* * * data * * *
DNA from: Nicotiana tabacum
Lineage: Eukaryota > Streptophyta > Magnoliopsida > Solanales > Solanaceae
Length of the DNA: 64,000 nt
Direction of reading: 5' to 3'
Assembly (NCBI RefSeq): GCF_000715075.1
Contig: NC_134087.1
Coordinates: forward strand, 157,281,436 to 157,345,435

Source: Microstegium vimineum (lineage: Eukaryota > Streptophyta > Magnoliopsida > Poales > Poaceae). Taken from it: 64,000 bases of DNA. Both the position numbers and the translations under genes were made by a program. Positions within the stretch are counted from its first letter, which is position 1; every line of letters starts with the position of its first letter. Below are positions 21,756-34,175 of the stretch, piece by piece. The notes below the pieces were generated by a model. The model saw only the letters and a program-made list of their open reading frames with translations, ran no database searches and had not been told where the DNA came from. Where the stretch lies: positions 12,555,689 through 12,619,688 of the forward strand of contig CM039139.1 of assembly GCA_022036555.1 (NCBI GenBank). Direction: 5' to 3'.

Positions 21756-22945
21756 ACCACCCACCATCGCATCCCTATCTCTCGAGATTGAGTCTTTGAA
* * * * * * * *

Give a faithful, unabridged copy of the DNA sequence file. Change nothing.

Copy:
DNA from: Nicotiana tabacum
Lineage: Eukaryota > Streptophyta > Magnoliopsida > Solanales > Solanaceae
Length of the DNA: 64,000 nt
Direction of reading: 5' to 3'
Assembly (NCBI RefSeq): GCF_000715075.1
Contig: NC_134087.1
Coordinates: forward strand, 157,281,436 to 157,345,435

Source: Microstegium vimineum (lineage: Eukaryota > Streptophyta > Magnoliopsida > Poales > Poaceae). Taken from it: 64,000 bases of DNA. Both the position numbers and the translations under genes were made by a program. Positions within the stretch are counted from its first letter, which is position 1; every line of letters starts with the position of its first letter. Below are positions 21,756-34,175 of the stretch, piece by piece. The notes below the pieces were generated by a model. The model saw only the letters and a program-made list of their open reading frames with translations, ran no database searches and had not been told where the DNA came from. Where the stretch lies: positions 12,555,689 through 12,619,688 of the forward strand of contig CM039139.1 of assembly GCA_022036555.1 (NCBI GenBank). Direction: 5' to 3'.

Positions 21756-22945
21756 ACCACCCACCATCGCATCCCTATCTCTCGAGATTGAGTCTTTGAA